Story by Adrian Brijbassi
Vacay.ca Managing Editor
OTTAWA — Nearly 24 hours before the nightmarish destruction of the main stage at his festival last year, Ottawa Bluesfest founder Mark Monahan sat outside a trailer that was away from the crowd and talked about the dream that had come true. It started nearly two decades ago on a hunch and has turned into a multimillion-dollar, non-profit celebration of music. The stage collapse that injured several people on the final night of the 2011 festival has led to an overhaul of the stage design and also of emergency response protocol in Ottawa. What the storm and near 100-kilometre winds that forced Cheap Trick away from the stage last year hasn’t altered is the devotion organizers have in putting together what has become one of the most acclaimed music celebrations in the world. The 2012 Ottawa Bluesfest begins on Wednesday with 12 days of music that showcases some of the premier talent based inside and out of Canada. John Mellencamp, Norah Jones, and AWOLnation are among the top draws from outside the borders while Canadian headliners include City and Colour, and Bluesfest favourite Blue Rodeo.
The event started when Monahan was running The Penguin, a music club in the nation’s capital that booked a range of artists, including jazz acts who collectively would garner large numbers at festivals in Montreal and Vancouver but individually — without a massive marketing effort — didn’t bring in crowds.
“I booked some very, very good jazz acts but they just didn’t draw in a club. But when you see the success that jazz festivals were having, I really felt that if you did the same thing with a form of music that was a bit more popular you could grow it exponentially bigger,” Monahan said of the Bluesfest, which is about to kick off its 19th edition.
The Bluesfest began in 1994 with Clarence Clemons headlining a three-day event on Major’s Hill Park. By its second year, it already had a star-studded lineup of blues greats that featured Buddy Guy and John Hiatt as the top draws, and Koko Taylor and John Mayall on the second tier of performers. But it was the late Luther Allison who wowed a lot of us who saw him for the first time as he set the stage for Guy on the final night that year. In 1998, Monahan said the fest reached a point where he thought it could grow far beyond what he first envisioned.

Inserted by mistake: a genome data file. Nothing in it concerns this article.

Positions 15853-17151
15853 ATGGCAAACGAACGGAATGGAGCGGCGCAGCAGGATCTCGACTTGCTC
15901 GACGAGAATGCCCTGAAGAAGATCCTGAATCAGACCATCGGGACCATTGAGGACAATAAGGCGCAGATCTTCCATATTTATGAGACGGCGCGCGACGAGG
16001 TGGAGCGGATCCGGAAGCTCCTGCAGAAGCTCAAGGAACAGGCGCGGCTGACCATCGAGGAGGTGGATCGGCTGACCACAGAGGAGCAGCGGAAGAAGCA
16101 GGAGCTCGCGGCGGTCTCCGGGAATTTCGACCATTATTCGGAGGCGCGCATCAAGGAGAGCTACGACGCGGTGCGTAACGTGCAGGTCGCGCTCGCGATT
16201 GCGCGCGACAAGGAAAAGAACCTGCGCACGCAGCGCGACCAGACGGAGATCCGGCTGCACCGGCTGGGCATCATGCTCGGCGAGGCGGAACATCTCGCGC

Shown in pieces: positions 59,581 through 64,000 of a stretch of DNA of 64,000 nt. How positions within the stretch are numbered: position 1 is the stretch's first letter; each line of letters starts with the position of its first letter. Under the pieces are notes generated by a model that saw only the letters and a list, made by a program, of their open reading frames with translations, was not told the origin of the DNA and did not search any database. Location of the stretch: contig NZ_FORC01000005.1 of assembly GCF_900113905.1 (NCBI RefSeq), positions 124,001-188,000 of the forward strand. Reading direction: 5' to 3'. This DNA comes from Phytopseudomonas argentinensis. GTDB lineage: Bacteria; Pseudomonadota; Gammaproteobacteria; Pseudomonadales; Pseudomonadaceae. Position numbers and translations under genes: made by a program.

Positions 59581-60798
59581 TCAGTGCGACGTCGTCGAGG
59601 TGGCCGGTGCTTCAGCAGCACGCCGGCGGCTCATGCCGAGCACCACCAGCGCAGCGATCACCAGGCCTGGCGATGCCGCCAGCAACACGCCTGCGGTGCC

“We booked Ray Charles and that was significant for us. He wasn’t a blues act. He was American soul or rhythm and blues and we sold out right away, all six thousand tickets.” At the same time, Monahan, who remains the festival’s executive and artistic director, said he was learning from the New Orleans Jazz Fest, which had become a huge event after it opened its roster to all kinds of popular music.
In 1999, Monahan booked Sting and artists’ fees topped $1 million for the first time, he said. At last year’s festival, the artists’ fees reached a staggering $5.5 million as more than 225 performances were staged. Monahan said being a non-profit organization allows the event to continue to grow and innovate.
“My mindset from the beginning was to always pour whatever we made back into the artists’ fees and so far it’s worked. We’ve always sold more tickets,” he said, adding that the one musician he would love to see on stage at the Bluesfest is Eric Clapton. “I think having Clapton would be a big thing. For the festival, it would be great.”
“They don’t draw in the States, but they consistently sell out for us and they do it as headliners. We’ve had Blue Rodeo here 10 times now and every year they draw huge numbers, so we’re going to keep doing it.”
The enduring success of the festival, which drew more than 350,000 in 2011, has allowed Monahan to fulfill a dream of working on it full-time, which he said he’s been doing for the past 10 years. He said he booked the same amount of acts for the nearly two-week, six-stage festival at LeBreton Flats as he did during an entire year as a club promoter and operator. While the festival has a whopping 4,000 volunteers, it also has 10 staff members who work on organizing and marketing the event year-round. It also runs a Blues in Schools program that encourages school children to learn music and last year the festival featured 60 bands from the Ottawa area after Monahan and his team vetted 275 applications. For an area of 1 million people, that’s a lot of people playing music.
Monahan, who said he tried to be a musician but figured out as a teenager he was better on the business side of things, cited as proof of the event’s legacy the statistics from his organization that show more than 50 per cent of Ottawa-area residents have attended at least one Bluesfest performance in the past five years. It’s also a major tourist draw, bringing in $40 million in economic revenue for the city, he said.
Those are dramatic numbers that underscore the impact the festival has had on the capital region. A few years ago Billboard named it one of the top 10 best music festivals in the world. For an event that was the brainchild of a club owner who thought he could fill a little park in the city with a few thousand blues fanatics, that’s quite a success story.
BANDS TO WATCH
- Grace Potter and the Nocturnals (July 4, 9 pm)
- City and Colour (July 6, 9:30 pm)
- Sleigh Bells (July 6, 9:30 pm)
- Bright Light Social Hour (July 7 & 8, 7 pm both nights)
- Royal Southern Brotherhood (July 8, 7:30 pm)
- Norah Jones (July 8, 9:30 pm)
- Cowboy Junkies (July 12, 7 pm)
- John Mellencamp (July 12, 9:30 pm)
- Blue Rodeo (July 13, 9:30 pm)
Location: The festival takes place at Lebreton Flats just outside the Canadian War Musem (1 Vimy Place, Ottawa)
Tickets: Day passes range from $40-$64; full festival entry is $375
New for 2012: Sturdier stages, a more exact weather monitoring system, and the Just for Laughs comedy performances.